VCM technology and Oxychlorination

Oxychlorination of ethylene is a key process step in the production of PVC (polyvinyl chloride) a thermoplastic produced by polymerisation of VCM (vinyl chloride monomer).  INEOS ChlorVinyls, one of inGAP's industrial partners, is the leading producer of PVC in Europe, and has production facilities at Rafnes, Norway, which is almost entirely based on LPG from the Norwegian continental shelf, representing a significant value creation for Norwegian natural gas resources.

 

PVC is a thermoplastic (it can be melted and frozen into desired shapes repeatedly), its versatility ranging from building and aerospace products to pharmaceuticals. This makes PVC the second largest commodity plastic after polyethylene, and the PVC world production is expected to exceed 40 million tonnes per year by 2016.

Oxychlorination of ethylene is a catalytic process performed over a copper based heterogeneous catalyst in either a fluidized bed or a multitubular fixed bed reactor. The catalyst typically contains cupric chloride (CuCl2) as the primary active ingredient, impregnated on a porous support such as alumina, and may also contain numerous additives. Since the oxychlorination reaction is a highly exothermic reaction (releases energy as heat), the temperature rise and high volatility of active species are the main concerns. Deactivation of catalyst and production of unwanted chlorinated by-products causing high handling costs to the overall economy of the process. Despite of its commercial usage for more than 40 years, the deep understanding of the catalyst and its mechanism is still under investigation. inGAP has taken up this challenge and the aim of the activities within inGAP is to;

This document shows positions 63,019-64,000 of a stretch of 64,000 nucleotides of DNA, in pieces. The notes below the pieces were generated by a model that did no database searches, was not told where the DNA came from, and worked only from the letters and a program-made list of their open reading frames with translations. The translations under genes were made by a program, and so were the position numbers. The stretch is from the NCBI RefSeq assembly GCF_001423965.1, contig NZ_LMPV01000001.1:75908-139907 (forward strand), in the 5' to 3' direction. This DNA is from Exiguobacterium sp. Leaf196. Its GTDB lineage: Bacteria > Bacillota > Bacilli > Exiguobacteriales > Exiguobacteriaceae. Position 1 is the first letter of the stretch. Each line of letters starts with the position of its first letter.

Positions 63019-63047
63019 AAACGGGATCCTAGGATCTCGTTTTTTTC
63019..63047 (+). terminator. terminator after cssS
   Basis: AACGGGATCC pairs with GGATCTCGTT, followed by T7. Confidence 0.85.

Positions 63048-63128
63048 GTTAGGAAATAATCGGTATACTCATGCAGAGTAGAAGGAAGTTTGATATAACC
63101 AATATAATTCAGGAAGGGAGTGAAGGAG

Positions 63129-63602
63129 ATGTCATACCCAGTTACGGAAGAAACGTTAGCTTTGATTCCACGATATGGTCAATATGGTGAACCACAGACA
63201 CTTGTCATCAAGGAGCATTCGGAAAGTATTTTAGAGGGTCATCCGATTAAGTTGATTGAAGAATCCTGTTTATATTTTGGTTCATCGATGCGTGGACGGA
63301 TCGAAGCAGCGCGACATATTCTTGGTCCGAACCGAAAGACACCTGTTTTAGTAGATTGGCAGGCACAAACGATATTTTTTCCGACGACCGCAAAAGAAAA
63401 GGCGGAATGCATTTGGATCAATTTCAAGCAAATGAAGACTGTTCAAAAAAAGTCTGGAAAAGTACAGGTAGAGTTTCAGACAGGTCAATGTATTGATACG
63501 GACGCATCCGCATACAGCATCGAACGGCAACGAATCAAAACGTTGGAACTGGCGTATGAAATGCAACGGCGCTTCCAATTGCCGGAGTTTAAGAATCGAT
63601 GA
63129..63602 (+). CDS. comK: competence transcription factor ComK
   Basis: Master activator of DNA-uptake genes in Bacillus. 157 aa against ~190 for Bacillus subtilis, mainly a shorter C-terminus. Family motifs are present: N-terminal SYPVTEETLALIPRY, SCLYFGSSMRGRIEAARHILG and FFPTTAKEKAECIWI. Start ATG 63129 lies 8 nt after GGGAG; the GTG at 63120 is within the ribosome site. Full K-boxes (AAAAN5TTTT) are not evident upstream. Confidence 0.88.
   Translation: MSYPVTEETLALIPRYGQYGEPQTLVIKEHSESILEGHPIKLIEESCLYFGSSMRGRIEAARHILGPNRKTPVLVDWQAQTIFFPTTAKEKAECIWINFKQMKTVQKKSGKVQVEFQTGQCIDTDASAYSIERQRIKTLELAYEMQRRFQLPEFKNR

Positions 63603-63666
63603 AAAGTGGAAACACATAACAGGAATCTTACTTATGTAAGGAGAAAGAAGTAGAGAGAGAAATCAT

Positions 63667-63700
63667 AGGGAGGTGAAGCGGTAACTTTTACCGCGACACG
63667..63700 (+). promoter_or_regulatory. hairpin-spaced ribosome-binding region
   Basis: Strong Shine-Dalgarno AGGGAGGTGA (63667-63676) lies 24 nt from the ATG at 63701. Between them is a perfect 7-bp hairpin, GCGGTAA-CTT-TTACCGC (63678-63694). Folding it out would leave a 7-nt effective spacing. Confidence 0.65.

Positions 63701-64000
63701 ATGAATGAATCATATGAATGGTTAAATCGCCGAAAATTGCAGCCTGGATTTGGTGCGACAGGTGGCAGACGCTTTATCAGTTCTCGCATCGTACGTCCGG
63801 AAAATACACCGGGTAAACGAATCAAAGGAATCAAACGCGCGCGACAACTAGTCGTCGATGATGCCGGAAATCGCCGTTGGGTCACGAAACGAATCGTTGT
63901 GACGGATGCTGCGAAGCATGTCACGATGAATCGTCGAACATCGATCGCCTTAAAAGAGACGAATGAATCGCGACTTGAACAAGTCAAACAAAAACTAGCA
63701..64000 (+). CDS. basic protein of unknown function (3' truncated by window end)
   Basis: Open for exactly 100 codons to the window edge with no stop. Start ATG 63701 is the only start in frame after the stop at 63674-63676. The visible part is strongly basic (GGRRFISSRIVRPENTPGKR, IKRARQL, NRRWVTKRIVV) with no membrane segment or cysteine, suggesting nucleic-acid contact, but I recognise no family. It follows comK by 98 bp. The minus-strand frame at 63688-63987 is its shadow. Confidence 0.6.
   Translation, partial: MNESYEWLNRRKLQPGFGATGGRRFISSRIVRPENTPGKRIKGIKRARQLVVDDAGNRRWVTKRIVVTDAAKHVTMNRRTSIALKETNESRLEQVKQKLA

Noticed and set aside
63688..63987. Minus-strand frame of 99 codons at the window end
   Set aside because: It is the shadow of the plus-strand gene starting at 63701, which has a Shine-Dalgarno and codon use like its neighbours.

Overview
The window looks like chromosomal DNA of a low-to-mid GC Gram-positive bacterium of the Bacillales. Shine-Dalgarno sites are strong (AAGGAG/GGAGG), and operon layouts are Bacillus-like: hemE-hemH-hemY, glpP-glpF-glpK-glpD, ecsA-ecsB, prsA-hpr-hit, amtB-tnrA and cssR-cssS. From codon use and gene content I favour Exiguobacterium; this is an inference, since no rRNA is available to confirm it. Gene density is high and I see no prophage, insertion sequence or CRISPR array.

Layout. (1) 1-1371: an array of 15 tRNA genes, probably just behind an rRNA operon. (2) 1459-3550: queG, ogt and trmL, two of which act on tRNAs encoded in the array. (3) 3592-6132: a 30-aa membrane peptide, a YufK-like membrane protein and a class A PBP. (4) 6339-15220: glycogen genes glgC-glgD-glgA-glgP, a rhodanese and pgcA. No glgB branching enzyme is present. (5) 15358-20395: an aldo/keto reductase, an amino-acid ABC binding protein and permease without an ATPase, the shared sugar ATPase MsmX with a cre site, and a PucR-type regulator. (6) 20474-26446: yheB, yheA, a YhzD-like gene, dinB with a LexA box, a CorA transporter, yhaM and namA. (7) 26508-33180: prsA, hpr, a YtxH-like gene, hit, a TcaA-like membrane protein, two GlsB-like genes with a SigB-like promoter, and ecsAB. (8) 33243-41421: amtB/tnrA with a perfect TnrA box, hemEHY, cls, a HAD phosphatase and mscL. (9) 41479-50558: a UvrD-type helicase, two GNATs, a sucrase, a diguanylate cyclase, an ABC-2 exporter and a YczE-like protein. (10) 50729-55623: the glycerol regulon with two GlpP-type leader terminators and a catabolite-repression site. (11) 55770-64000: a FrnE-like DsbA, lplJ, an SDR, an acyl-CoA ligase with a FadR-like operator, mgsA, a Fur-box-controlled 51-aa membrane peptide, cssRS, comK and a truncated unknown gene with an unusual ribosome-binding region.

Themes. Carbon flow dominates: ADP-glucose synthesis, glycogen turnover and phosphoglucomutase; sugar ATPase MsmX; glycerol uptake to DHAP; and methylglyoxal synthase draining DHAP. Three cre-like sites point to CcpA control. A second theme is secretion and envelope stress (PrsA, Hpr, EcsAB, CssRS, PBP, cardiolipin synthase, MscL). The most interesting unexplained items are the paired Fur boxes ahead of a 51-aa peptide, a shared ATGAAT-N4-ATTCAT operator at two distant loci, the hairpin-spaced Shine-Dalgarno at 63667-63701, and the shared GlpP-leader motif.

• Develop reaction kinetics based on fundamental understanding of the reaction mechanism.
  • Gain understanding, at the atomic level, of the working catalytic system, particularly the role played by the additives and the carrier.

The work is carried out in collaboration between NTNU, University of Turin, University of Oslo and INEOS. The approach is to study the catalyst under working conditions by in-situ and in-operando techniques.

Our aim is to understand, at the atomic level, the role played by additives in the industrial catalyst. Our approach is to use a multi technique approach combined with expertise from industrial and academic partnerships. FTIR, UV-vis, XRD, EXAFS, XANES, CO-chemisoprtion ex-situ and in-situ, as well as traditional catalytic testing are our methods of choice. Several reports have already been published in international journals. Our studies so far show that a main challenge is to maintain the catalyst surface in an optimal state of chlorination, vital to achieve high activities and selectivities. Understanding the catalytic system under realistic conditions using combined characterisation techniques and systematic kinetic studies, gives an insight into the mechanism of the process and thereby provides ways of tuning the catalyst as desired. The results will be utilised in INEOS’ continuous efforts to improve the performance of the oxychlorination reactors and thereby the company’s competitiveness.

Published Feb. 22, 2012 10:17 AM - Last modified Feb. 22, 2012 10:19 AM